In the week since the World Cup kicked off, much ink has been spilled about the vuvuzelas, those long plastic horns that produce a sound like swarming bees when they are blown en masse during a soccer match. This cacophony, which is audible on the telecasts, has been the defining story from the first round of group games at this World Cup. It is the early days of the tournament when teams play in a cautious and uncertain fashion as they feel themselves and each other out. With lacklustre soccer after the protracted run-up to the tournament, many fans and pundits have chosen to focus their energies on the vuvuzelas. Their vague and persistent din appears to be that much more audible when it serves as the aural backdrop to a dull match between a desultory would-be contender and a reluctant hanging on for dear life. The aggravation caused by these horns has prompted many a columnist to weigh in on the matter, inspired plenty of Twitter activity, and resulted in a Facebook group petitioning FIFA to ban the horns that has attracted more than 250,000 users as of this writing.
While it is difficult to know how many of those users will stick with the cause as the tournament evolves and becomes more interesting, the mere existence of this group reflects what is arguably the larger story of the 2010 World Cup. This is the first World Cup to be conducted during the Web 2.0 era and participants on every level – from coaches to players to commentators to fans – have taken to platforms like Twitter and Facebook with tremendous alacrity. Newpapers like The Guardian have assembled multi-media World Cup web centers that feature recaps, opinion pieces, podcasts, and tweets among other sorts of content. In North America, ESPN has made all of the games available as streaming content via its ESPN3 web channel and on smartphones. With all of these mechanisms that enable one to follow the event over the Internet, fans have more ways now to take in the games and engage with the event than ever before.
The vuvuzela controversy is in part a function of this. The mildly irritating buzz has become something of a phenomenon through an abundance of media coverage and fan discussion. One wag even created a Twitter account for the item – @The_Vuvuzela – that produces entries like “Things to do today: bzzzzzzzzzzzz, bzzzzzzzzzzzzzz, BZZZZZZZZ, and the laundry” and there is the score for the vuvuzela concerto that has been making the rounds (the horns can play but one note, a bflat). This has produced a stream of tweets that satirize the fact that the vuvuzela effectively produces the same response to every event that might occur over the course of a match, particularly when it is wielded by over-eager foreign fans. Meanwhile, the BBC has revealed that it is contemplating offering vuvuzela-free broadcasts. For those who love the sound of the vuvuzela’s Bflat monotone, there is always the free vuvuzela iPhone app, which will turn your smartphone into a virtual vuvuzela.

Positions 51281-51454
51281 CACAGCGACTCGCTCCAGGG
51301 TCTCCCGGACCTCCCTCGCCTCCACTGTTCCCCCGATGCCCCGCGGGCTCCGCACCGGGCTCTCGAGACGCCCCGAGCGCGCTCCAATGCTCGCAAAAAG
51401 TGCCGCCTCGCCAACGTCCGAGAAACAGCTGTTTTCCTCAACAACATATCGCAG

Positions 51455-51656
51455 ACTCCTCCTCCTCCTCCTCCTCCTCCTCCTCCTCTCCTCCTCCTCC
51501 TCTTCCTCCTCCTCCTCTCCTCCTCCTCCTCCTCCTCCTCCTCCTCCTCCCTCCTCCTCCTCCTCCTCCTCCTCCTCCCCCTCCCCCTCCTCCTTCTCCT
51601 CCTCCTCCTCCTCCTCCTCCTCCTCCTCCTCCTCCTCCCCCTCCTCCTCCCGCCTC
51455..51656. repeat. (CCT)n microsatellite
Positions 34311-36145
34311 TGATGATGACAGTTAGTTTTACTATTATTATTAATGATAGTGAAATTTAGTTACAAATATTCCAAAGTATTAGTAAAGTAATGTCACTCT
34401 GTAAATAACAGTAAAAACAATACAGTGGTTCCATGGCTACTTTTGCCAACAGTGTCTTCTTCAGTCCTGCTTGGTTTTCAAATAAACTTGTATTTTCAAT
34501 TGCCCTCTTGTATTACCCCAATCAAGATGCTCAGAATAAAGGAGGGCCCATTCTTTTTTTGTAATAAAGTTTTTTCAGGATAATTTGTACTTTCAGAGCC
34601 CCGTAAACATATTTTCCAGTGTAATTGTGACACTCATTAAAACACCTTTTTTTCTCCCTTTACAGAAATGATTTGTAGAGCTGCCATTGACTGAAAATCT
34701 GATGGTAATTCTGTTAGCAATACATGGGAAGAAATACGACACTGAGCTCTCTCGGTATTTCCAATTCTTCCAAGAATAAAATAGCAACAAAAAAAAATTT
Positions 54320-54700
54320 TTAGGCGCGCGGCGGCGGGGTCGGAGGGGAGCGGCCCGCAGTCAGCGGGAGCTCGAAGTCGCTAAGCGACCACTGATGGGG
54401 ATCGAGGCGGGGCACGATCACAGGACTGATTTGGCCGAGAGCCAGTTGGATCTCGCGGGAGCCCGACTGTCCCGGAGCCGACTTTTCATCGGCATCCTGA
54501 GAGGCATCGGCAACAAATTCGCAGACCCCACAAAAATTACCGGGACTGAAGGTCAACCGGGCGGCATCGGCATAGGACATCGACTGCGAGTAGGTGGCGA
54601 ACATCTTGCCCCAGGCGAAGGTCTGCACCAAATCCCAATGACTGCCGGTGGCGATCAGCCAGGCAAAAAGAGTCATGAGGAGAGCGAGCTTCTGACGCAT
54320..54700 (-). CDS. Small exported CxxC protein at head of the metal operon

Yet for all of this engagement, we might observe that the vuvuzela controversy has thus far obscured two arguably more significant and problematic issues: the decision of security workers to strike over missing pay packets and the swathes of empty seats that have been visible at most games thus far. The former has resulted in South African police stepping into the breech to cover the games while the latter has been variously attributed to ticket brokers failing to unload their stocks, foreign supporters not making it to South Africa, or visitors misjudging the distances between various match venues. As in the case of the vuvuzela, FIFA has mostly responded to these situations with platitudes and non-committal statements. Football’s governing body knows as well as anyone that, once the quality of the matches picks up, these issues are likely to be forgotten or overlooked by football-mad supporters. They also know that these issues on the ground are of only limited interest to foreigners following the game via live broadcasts and the Internet. The vuvuzela controversy exemplifies this in an odd way. These little horns have become so controversial in large part because they affect the viewing experience for those at home. It is unfortunate that the potentially more important issues concerning compensation for event workers and ticket availability have not attracted anything close to the same degree of attention in the virtual realm. As often seems to be the case with participatory culture, individuals only see fit to participate when they believe that their interests are directly affected by the events that are occurring. As a result, we have a massive Facebook group in favor of banning the vuvuzela, but little in the way of protest or commentary concerning these other issues.
The coming weeks are likely to bring a higher caliber of play to the tournament as weaker teams are eliminated and the games grow more important. These events will likely push the vuvuzela controversy off the front page and eliminate any chance of the world casting an eye towards the larger social issues positioned just beneath the tournament’s ebullient facade. If this should occur, this writer might be forced to acknowledge that Terry Eagleton makes a fair point when he writes that football is a distraction that primarily serves the interests of capital. In the social media era, more people are engaging with the “beautiful game” in more ways than ever before. This participation is the story of the 2010 World Cup, but it won’t mean much unless fans and onlookers set aside petty concerns to engage with the more substantive issues that lurk just beyond the fringes of the world’s largest sporting event.